2016 Mercedes-Benz C Class Comfort & Quality

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Comfort & Quality

Compared to the model that ended its run in 2014, today's Mercedes-Benz C-Class is longer, wider, with more space between the front and rear wheels. The boost in size translates into a sedan with more comfortable space for adults, and a more usable rear seat that still is somewhat compromised by the sleek roofline.

By the numbers, the C-Class has grown 3.7 inches overall, to 184.5 inches; the wheelbase is up 3.0 inches, to 111.8 inches; it's 1.6 inches wider, at 71.3 inches.

With its waterfall of wood, the Mercedes C-Class is sensually appealing, but rear-seat room is still a little tight.

The cabin is the undisputed star in this C-Class. It's styled with a gorgeous waterfall effect at the center stack, rendered either in wood (including a stunning open-pore black ash wood), aluminum, or carbon fiber, depending on the model. The dash gently arcs around the front seats, which offer excellent shape and support, with extendable lower-cushion bolsters, good mid-back support, and full power controls for the front passengers. It all gives a sense of quality and appeal not found in the previous C-Class, or in many competing makes.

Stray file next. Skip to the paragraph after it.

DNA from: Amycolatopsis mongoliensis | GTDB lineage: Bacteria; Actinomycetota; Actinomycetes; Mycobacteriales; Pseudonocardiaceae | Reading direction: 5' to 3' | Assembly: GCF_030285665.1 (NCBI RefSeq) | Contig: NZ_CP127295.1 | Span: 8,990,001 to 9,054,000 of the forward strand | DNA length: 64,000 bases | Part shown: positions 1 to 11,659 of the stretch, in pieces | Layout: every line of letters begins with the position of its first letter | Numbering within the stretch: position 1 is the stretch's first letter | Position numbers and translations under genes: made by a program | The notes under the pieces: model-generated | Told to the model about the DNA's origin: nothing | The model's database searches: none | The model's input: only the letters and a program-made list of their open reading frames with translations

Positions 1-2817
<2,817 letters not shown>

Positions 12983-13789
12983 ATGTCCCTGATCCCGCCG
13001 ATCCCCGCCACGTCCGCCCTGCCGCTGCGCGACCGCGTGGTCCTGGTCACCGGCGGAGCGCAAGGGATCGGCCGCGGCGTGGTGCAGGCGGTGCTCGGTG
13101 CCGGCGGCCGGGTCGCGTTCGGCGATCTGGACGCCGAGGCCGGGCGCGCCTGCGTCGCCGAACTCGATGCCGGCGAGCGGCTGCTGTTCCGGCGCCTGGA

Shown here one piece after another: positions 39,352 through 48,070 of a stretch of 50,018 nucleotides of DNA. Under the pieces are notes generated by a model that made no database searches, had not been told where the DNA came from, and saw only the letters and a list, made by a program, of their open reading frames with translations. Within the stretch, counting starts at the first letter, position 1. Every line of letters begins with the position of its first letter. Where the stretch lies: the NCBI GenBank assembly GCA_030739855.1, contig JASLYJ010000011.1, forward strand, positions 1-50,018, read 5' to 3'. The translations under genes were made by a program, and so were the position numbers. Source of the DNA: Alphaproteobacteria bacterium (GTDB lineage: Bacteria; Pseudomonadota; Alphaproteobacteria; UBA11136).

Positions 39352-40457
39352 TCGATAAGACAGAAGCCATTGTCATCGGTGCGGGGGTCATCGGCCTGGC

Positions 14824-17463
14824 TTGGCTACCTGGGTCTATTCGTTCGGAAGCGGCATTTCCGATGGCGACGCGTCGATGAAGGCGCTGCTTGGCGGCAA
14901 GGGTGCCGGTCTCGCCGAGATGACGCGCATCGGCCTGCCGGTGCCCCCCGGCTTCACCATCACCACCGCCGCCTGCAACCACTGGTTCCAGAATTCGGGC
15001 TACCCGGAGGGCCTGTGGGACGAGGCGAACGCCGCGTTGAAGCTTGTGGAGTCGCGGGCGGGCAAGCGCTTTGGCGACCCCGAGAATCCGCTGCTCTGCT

On the C450 AMG, the grippy, sueded AMG sport seats go beyond the usual bolstering with power-adjustable headrest height and thigh-cushion extenders. It's easy to power into a supremely comfortable seating position, with a good view of the gauges through the three-spoke, flat-bottomed Nappa leather steering wheel.

Inside the enlarged cabin, Mercedes has upgraded the look and feel of materials throughout, as well as the technological side controls. A 7.0-inch central display is standard, with an optional 8.4-inch screen as part of the Multimedia package.

The window line feels quite high, yet the dash is definitely lower than in previous models and its predecessor; we like the combination of security and outward visibility. The cabin stays tight and quiet, too, with excellent isolation of wind noise.

The only significant letdown inside is still backseat space. Despite the several inches of added length and wheelbase (and a claimed boost in leg room), there’s really not enough leg room or knee room for those 6 feet or taller. Changes to the door cut and roofline back there actually make it tougher to get in versus the outgoing version, we think.

Trunk space is on the slim side too, at 12.6 cubic feet. The rear seat backs flip forward, almost effortlessly, with a lever from the trunk side, to provide a flat floor that’s far more convenient than the pass-throughs found in some sedans.

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